Kayvan Zahiri worked with the University of San Francisco’s disability support office to have his classes placed in accessible locations. NewMobility

“This was extremely helpful, as I was able to ask questions and develop relationships with the staff before committing to enrollment,” he says. “It gave me an idea of the culture of the school and the support I could expect from them. I would recommend other wheelchair users to do this as well to get to know the school more in-depth than their website and general tour.”

Zahiri and the DSO were able to identify how they would address his needs. The DSO assisted him with finding accessible parking, placed his classes in accessible locations, and worked with him and his professors to allow his PCA to assist him in classes.

If you are accepted to several colleges, campus accessibility, accommodations, financial aid, level of support, ability to find and hire personal care assistants and access to healthcare providers may become major factors in your decision-making process. It might be helpful to create a comparison spreadsheet and evaluate these pieces at each college that accepted you.

The DSO may be able to assist you in identifying some of this information, but you’ll likely have to conduct independent research as well. You may also want to ask the DSO if they can connect you with current students who use wheelchairs. Conversations with current students can be illuminating and offer some perspective on what it’s like living as a wheelchair user on campus — the good, the bad and the ugly — and can be an excellent way to start making friends before you get to campus.

Connecting directly with the DSO before committing can provide essential information and be a critical part of your decision. You need to make sure that the school is a good academic fit and that you’re comfortable with the level of support the DSO will provide. The DSO can also help you understand your role in the college accommodations process, where self-advocacy is key.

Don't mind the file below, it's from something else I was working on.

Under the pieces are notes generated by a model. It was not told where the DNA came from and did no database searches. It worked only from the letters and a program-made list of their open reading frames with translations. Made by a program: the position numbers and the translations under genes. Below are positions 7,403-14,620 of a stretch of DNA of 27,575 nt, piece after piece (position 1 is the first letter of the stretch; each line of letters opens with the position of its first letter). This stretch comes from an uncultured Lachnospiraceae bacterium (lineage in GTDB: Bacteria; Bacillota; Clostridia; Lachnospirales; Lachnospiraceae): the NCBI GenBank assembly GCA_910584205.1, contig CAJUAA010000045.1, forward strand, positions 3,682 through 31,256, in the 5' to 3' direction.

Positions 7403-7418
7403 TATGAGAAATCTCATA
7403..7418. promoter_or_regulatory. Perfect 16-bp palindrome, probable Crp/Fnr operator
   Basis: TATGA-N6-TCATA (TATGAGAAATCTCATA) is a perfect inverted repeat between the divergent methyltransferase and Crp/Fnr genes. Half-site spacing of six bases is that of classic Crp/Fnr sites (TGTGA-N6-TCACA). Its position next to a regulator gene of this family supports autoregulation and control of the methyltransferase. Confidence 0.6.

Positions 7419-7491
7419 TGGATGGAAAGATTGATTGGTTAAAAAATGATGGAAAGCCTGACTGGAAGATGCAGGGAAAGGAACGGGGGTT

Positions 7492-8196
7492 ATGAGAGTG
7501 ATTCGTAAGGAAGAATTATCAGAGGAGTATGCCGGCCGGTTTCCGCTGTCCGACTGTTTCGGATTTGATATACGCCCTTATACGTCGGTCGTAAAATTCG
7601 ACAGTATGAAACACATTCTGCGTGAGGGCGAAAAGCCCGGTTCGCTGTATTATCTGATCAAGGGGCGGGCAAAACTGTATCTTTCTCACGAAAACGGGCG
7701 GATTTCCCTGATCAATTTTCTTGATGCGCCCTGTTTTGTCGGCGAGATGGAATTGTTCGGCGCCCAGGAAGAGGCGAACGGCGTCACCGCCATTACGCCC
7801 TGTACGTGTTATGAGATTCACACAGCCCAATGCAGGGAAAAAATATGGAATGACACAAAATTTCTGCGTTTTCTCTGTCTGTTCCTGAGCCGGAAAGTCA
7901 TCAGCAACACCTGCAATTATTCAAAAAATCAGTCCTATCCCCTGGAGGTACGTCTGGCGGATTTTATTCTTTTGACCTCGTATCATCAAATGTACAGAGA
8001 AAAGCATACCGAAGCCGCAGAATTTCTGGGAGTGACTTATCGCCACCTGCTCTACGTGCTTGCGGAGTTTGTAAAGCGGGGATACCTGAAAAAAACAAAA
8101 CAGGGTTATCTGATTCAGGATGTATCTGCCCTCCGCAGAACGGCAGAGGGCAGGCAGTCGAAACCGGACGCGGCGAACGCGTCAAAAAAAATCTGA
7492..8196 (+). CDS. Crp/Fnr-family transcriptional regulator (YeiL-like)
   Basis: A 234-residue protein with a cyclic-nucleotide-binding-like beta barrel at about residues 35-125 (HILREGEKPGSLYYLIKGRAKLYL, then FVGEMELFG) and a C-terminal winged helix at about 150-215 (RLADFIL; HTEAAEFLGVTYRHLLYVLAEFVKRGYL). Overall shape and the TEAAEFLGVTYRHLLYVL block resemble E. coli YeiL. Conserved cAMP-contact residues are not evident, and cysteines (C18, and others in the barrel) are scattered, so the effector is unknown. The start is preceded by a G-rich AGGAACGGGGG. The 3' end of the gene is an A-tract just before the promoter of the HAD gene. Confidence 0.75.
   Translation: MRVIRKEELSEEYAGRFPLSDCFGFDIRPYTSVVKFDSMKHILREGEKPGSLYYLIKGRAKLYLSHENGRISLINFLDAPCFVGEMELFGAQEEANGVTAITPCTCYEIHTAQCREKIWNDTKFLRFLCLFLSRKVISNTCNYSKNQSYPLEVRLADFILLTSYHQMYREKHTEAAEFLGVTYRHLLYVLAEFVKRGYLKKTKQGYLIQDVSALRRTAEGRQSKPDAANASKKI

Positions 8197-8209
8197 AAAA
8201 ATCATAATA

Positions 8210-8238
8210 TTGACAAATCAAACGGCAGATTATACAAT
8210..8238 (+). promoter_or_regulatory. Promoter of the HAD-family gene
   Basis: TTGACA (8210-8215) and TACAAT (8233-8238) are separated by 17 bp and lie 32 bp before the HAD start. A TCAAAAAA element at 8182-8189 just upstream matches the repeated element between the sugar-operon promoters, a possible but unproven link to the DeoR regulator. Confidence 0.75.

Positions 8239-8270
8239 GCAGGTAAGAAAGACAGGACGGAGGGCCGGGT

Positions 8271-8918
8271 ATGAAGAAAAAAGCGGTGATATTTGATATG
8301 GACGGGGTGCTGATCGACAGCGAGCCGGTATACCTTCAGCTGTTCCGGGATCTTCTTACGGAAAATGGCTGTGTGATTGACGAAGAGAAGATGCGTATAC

Environmental Accessibility

In many ways, college campuses are like small cities. It’s important to consider things like accessibility on and around campus, accessible transportation options and housing accommodations.

The University of San Francisco’s campus is situated on the city’s infamous hills, but Kayvan Zahiri was able to find manageable routes to all his classes. New Mobility

To evaluate campus accessibility, first ask the admissions department or the DSO if there is a campus map that indicates the accessible routes and entrances. If possible, go on a tour to get a sense of how navigable the campus is for you. Zahiri was able to take a tour with DSO staff to find out if he could manage San Francisco’s infamous hills.

Weather is also important. Before attending college in Michigan, Presutti asked the DSO about snow removal procedures and discussed this with current wheelchair users on campus. “Even if the college says they take care of that, it’s helpful to ask current students about how this works, because in the winter, if sidewalks are not typically cleared until the afternoon, you may want to think about this information for your class schedule,” she says.

Some colleges offer transportation on campus, and some provide dedicated accessible options for students with disabilities that range from buses to vans to golf carts. It’s also important to explore the area around campus to make sure that it’s navigable and that shops, restaurants and bars in the area are accessible. You should also look at local public transportation options and whether there are free or reduced-cost options for people with disabilities.

Continuity of Care

You may want to continue any ongoing rehab services, such as occupational or physical therapy, and transition to healthcare providers on or near campus. Before committing to a college, it’s important to research the options and not only investigate the providers but think through how you will access them, as anyone who needs specialized services will likely be reliant on off-campus providers. It’s important to ensure that it’s logistically and physically possible for you to get to the provider while managing your studies. Some colleges offer transportation to surrounding cities, pharmacies and hospitals, and you may need to connect with the student health office to inquire about these options.